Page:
Wednesday, 7 March 2018

Abstract Landscape Painter.  Rural Dweller.  Lover of Modernist Art and Design.

7 March

5.46am.  Birdsong.  A blackbird sings mellifluously in the twilight.  He is soon joined by the high-pitched, chirrupy song of the robin.  Something has changed.  It’s as if a great, rusted cog has shifted and the heavy mechanism of the earth has moved slowly and ....CL..UN..K!!..., has turned its face a stage further towards the sun.  They know that, and they have begun in earnest the process of attracting a mate and defending territory.

Sure enough, when it is light, I look out of the kitchen door and see two male blackbirds fighting.  Eventually, the one that looks slightly tattered, gives up and moves away.  Out of the corner of my eye, I see a female land suddenly on the fence, not far from me.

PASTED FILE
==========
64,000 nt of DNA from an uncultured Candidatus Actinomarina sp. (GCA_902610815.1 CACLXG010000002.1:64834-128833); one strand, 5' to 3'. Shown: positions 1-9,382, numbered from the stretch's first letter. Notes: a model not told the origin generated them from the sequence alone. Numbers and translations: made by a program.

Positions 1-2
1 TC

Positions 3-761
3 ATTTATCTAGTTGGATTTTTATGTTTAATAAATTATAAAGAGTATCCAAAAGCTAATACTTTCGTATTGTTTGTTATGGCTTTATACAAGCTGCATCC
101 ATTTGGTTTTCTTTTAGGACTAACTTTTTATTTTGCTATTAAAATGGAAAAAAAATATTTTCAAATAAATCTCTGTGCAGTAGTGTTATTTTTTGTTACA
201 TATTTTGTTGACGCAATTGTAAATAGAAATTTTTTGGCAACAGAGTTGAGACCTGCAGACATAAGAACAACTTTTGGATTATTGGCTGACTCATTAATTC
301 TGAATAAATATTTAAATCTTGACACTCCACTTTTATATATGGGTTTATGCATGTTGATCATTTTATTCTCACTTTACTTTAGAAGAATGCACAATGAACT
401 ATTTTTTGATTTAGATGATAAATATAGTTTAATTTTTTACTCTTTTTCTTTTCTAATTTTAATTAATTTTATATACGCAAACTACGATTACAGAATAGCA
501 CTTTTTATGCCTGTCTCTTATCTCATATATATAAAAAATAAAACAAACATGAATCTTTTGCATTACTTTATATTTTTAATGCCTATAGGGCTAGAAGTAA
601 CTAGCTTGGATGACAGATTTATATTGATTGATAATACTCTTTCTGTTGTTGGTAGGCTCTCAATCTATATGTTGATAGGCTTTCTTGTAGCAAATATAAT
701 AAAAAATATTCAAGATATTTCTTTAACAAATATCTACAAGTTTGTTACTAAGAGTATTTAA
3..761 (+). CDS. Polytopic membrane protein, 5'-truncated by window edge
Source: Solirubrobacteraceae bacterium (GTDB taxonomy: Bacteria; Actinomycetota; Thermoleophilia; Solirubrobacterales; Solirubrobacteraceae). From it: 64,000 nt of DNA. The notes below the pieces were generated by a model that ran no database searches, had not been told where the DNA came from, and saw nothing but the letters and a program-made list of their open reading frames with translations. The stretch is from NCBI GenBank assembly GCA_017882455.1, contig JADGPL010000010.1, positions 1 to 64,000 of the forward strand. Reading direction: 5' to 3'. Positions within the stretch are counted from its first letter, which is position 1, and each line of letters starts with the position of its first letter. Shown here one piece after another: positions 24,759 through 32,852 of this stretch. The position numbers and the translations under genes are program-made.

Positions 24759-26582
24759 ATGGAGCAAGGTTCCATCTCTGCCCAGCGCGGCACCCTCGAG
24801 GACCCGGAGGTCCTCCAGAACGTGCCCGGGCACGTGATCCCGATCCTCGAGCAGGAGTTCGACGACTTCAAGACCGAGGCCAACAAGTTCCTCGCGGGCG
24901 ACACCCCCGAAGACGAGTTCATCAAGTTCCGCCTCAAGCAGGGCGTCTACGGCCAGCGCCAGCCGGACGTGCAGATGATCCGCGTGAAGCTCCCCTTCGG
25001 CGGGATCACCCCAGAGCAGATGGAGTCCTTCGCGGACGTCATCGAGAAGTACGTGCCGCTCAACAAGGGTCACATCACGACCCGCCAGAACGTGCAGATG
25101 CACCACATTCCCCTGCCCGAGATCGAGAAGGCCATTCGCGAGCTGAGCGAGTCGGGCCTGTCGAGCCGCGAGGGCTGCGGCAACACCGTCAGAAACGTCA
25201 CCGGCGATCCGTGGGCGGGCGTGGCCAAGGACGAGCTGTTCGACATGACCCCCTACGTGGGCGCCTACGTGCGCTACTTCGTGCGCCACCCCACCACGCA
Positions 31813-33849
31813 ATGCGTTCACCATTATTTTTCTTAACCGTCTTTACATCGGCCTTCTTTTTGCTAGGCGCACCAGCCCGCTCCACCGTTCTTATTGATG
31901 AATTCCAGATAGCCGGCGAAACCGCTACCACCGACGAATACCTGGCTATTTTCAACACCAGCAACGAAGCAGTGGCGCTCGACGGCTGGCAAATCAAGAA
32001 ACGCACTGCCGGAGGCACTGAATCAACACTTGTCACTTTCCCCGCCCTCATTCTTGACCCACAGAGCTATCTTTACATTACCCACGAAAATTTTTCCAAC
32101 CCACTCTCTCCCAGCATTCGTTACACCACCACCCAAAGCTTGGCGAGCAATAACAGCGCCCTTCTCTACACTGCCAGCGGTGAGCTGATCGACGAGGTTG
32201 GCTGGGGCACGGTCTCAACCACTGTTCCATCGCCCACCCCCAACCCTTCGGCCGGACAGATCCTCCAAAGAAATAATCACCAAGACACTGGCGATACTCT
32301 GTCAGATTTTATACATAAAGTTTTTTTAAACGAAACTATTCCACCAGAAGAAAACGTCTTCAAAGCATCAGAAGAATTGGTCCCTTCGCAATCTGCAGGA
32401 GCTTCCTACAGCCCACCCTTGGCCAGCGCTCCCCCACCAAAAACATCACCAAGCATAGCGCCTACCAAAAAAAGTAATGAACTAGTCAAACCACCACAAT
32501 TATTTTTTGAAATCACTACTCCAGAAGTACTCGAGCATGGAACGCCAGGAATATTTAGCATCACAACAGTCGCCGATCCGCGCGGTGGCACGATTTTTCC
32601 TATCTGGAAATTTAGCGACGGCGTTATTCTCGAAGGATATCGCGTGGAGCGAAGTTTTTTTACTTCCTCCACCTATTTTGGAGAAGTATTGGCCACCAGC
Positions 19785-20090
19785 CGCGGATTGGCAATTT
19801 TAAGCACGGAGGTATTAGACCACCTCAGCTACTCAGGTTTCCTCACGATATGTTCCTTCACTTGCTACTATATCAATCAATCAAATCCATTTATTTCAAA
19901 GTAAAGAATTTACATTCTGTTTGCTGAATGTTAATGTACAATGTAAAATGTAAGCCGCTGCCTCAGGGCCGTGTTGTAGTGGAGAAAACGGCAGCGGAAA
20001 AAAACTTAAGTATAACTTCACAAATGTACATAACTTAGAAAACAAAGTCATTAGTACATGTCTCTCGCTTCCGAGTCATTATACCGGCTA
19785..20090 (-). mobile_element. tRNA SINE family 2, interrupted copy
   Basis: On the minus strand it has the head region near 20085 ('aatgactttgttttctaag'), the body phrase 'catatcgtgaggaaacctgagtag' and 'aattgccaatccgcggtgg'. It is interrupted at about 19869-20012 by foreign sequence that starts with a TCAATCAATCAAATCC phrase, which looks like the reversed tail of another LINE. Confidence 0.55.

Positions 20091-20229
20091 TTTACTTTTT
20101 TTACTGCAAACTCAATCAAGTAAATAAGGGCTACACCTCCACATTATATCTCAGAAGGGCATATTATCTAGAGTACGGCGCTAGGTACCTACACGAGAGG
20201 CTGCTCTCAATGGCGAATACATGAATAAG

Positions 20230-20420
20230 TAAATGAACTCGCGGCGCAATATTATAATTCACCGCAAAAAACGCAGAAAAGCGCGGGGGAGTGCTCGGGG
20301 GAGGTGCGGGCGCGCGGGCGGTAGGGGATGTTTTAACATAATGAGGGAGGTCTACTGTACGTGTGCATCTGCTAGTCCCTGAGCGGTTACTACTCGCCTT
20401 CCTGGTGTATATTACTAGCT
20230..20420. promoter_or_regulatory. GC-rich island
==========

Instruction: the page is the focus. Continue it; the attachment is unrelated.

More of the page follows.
I have a pleasing day in the studio, executing a painted sketch of last night’s sunset from a hastily taken photo, and then completing a more abstract night scene, on which I have been working for some time.

At around 4pm the sun appears, following a heavy shower.  It seems an opportune time for Millie and myself to set out on our afternoon walk.  When we are at the furthest point from home, a weighty and ominous blue cloud drags itself across the sky.  I can tell from the way that it trails its feathery base just above the treetops, that a downpour is imminent.  We pick up the pace and make it into the porch just as the first, heavy drops begin to fall.

All text & images ©2018 Carol Saunderson